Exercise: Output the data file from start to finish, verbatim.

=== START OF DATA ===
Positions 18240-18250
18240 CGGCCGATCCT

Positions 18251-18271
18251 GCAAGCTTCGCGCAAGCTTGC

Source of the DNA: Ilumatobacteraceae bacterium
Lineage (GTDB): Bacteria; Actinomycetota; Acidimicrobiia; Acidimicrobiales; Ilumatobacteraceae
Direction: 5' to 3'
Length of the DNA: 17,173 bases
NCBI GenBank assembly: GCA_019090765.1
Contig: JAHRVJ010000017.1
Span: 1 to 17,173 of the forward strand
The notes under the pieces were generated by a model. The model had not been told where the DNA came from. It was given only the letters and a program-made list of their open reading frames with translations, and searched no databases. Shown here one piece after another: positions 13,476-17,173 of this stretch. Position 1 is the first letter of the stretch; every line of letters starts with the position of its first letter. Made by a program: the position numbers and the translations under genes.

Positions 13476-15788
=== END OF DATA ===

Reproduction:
Positions 18240-18250
18240 CGGCCGATCCT

Positions 18251-18271
18251 GCAAGCTTCGCGCAAGCTTGC

Source of the DNA: Ilumatobacteraceae bacterium
Lineage (GTDB): Bacteria; Actinomycetota; Acidimicrobiia; Acidimicrobiales; Ilumatobacteraceae
Direction: 5' to 3'
Length of the DNA: 17,173 bases
NCBI GenBank assembly: GCA_019090765.1
Contig: JAHRVJ010000017.1
Span: 1 to 17,173 of the forward strand
The notes under the pieces were generated by a model. The model had not been told where the DNA came from. It was given only the letters and a program-made list of their open reading frames with translations, and searched no databases. Shown here one piece after another: positions 13,476-17,173 of this stretch. Position 1 is the first letter of the stretch; every line of letters starts with the position of its first letter. Made by a program: the position numbers and the translations under genes.

Positions 13476-15788